Carpal Tunnel Syndrome

The carpal tunnel syndrome results from a pinched nerve in the wrist. It includes symptoms due to nerve dysfunction, including numbness and weakness.

The end of the median nerve crosses over the wrist bones just beside the base of the thumb. Its fibers go to the abductor muscle of the thumb (which move the thumb toward the small finger) and also to the skin over the thumb and index finger. The nerve shares the narrow carpal tunnel with all of the tendons that flex the fingers. The nerve and tendons are held in place by the wrist bones below and the thick transverse carpal ligament above. The transverse carpal ligament is just underneath the skin.

If the transverse carpal ligament becomes thickened or inflamed, the size of the canal shrinks. This causes the nerve to hurt and malfunction. There can also be pain from inflamed tendons (a tendonitis).

Illustration of a wrist brace on a hand with a computer keyboard in the backgroundA number of illnesses and injuries will thicken the transverse ligament causing carpal tunnel syndrome.  These include repetitive movement (using power tools, using a computer, etc.), fractures, rheumatoid arthritis, diabetes, and acromegaly.  Fluid retention and edema from hypothyroidism or pregnancy will also cause pressure on the nerve.


The symptoms of carpal tunnel syndrome include pain and numbness in the wrist, the thumb and the index fingers. The pain is often worse at night and will wake people from sleep. It is improved by shaking out the hands. The pain is also worse with prolonged use and especially with driving. If the syndrome is suspected, an EMG and nerve conduction study is performed. The test will show that the nerve impulses slow down at the wrist where the nerve is damaged.


The first and most important issue is making sure the diagnosis is correct. Tendonitis can masquerade as a carpal tunnel syndrome. If the diagnosis is certain, wrist splints are usually prescribed. These are worn at night and when doing activities that cause pain. They work about half of the time. A cortisone injection will help symptoms, but only for a few weeks or months. The cortisone injections have some risk of damaging the nerve. In conditions where improvement is expected (like pregnancy), a cortisone injection may be considered. At other times, the temporary relief is not worth the risk of damaging the nerve.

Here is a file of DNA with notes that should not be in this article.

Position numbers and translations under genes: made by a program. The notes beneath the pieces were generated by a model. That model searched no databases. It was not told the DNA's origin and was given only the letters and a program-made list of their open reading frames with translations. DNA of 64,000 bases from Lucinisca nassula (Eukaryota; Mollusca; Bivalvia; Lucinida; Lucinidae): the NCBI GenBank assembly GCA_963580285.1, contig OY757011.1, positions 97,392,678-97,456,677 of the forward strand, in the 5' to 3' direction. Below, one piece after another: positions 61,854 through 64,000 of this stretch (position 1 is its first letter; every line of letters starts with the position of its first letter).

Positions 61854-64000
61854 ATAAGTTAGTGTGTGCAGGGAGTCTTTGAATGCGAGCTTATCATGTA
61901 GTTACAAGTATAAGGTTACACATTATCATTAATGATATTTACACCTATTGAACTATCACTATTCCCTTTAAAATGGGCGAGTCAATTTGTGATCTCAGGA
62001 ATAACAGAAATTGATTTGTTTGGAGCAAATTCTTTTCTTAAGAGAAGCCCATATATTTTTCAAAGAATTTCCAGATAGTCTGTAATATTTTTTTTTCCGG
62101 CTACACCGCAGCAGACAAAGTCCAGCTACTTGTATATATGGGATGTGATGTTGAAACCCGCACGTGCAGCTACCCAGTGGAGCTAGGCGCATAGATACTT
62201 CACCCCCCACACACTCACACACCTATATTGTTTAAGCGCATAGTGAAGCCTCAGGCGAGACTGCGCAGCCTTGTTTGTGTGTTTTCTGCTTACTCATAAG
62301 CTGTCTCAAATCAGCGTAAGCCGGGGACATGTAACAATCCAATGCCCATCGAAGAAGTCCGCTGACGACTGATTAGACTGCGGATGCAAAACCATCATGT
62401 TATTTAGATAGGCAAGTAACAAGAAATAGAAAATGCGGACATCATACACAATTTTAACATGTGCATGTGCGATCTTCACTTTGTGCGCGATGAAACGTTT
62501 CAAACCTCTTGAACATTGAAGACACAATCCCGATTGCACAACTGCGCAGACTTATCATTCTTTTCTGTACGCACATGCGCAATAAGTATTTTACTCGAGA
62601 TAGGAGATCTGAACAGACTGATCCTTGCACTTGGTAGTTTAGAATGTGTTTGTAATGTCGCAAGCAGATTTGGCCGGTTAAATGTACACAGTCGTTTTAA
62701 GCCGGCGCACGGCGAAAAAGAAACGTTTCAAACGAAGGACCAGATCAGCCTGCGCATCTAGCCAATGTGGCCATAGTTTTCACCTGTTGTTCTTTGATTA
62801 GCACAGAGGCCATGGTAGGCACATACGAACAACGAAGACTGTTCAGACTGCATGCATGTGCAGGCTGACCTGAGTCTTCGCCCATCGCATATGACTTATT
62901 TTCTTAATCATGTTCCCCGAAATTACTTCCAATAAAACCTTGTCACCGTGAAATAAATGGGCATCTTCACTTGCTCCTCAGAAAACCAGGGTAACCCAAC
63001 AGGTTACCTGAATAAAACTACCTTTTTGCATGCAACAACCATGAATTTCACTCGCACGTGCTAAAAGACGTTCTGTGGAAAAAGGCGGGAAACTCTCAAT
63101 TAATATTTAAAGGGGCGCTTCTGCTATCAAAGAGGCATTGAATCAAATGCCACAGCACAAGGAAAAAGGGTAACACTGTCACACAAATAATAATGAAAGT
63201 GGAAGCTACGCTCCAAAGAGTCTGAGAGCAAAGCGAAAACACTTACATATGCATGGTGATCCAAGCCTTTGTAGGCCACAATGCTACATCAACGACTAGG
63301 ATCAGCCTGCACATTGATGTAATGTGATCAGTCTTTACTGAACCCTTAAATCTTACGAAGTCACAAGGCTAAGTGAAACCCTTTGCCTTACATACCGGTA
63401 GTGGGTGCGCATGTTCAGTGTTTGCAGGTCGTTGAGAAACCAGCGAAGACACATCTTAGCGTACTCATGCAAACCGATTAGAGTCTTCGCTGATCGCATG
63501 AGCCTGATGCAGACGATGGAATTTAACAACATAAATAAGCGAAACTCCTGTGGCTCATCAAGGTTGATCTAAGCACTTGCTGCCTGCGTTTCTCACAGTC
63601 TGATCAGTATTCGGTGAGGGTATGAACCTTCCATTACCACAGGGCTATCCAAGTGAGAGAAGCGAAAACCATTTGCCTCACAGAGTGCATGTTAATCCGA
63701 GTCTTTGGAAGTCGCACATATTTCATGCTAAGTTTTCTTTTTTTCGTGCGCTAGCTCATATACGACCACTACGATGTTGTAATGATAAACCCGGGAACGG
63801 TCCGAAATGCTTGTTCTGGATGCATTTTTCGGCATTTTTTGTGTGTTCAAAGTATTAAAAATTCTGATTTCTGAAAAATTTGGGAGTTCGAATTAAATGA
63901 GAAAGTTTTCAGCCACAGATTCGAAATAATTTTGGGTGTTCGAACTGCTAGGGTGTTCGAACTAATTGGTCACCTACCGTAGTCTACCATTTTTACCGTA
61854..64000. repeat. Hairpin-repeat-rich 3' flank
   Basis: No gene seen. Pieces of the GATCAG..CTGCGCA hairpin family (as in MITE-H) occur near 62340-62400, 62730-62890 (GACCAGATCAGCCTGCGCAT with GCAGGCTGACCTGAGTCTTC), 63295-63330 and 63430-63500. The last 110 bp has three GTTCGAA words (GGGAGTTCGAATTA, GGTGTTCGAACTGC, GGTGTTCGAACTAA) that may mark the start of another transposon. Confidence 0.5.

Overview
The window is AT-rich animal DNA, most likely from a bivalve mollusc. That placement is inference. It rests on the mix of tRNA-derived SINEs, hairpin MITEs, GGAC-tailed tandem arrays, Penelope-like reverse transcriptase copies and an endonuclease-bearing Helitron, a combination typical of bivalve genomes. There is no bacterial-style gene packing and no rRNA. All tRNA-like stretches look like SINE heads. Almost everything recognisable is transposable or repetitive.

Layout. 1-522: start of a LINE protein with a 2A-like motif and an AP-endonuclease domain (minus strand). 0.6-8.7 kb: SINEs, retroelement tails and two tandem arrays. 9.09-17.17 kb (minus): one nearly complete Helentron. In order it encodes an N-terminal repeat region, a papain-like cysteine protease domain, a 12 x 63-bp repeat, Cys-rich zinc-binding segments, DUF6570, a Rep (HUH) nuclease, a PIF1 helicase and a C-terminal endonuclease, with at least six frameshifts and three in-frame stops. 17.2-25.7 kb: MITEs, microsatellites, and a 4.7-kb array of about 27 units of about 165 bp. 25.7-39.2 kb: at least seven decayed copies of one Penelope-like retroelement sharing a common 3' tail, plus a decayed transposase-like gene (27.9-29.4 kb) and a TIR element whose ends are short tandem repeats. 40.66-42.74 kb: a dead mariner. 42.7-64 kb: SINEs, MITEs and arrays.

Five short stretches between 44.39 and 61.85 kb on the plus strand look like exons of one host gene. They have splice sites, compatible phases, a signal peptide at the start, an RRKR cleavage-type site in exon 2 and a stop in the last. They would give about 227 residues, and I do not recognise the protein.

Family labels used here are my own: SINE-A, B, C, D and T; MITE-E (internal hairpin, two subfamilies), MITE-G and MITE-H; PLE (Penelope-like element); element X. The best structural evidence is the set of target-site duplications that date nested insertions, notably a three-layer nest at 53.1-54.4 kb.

Surgical Procedures

Illustration of hands before and after carpal tunnel surgery"Carpal tunnel release" is the name of the most common surgical procedure.  It is abbreviated as "CTR."   To perform the release, the surgeon divides the transverse carpal ligament in half.  This gives the nerve more room. The operation can be done using either a minimally invasive (endoscopic) or an open technique.  The endoscopic procedure is less painful and has a faster recovery but the risks are slightly greater than the older open surgery.

For either operation, patients are given a local anesthetic (to the hand only) or a regional anesthetic (to the whole arm, or a general anesthetic (asleep).  One type is not necessarily better or safer than the others.  Some patients like to watch the procedure and others just want to be asleep.


The surgery works about ninety-five percent of the time.  It does not work all the time.  Patients can return to light work after just a few days following the endoscopic surgery. After open carpal tunnel surgery, patients return to their normal activities in a few weeks. Physical therapy helps insure a smoother recovery.

Other "cures"

Chiropractic and acupuncture may offer temporary relief.  TENS units are often helpful for the pain and can be used long term.  Non-steroidal anti-inflammatory drugs and mild painkillers are reasonable.

Other alternative treatments are unlikely to help.  Unfortunately, some unscrupulous people have advertised a great many "new" procedures and "breakthroughs" to treat carpal tunnel syndromes.  Found in popular magazines and newspapers, these may promise miracles but do not work at all.  For example, one treatment commonly touted uses a commonly available laser pointer. (such as is used during shows and presentations).  Shining a common laser pointer at the wrist does absolutely nothing except waste the patient's time and money.  The laser pointer providers often tell of amazing results but have never been able to prove that their inventions have done any good.  Beware of things that sound too good to be true. 

Go to the next page on contusions, sprains and strains.

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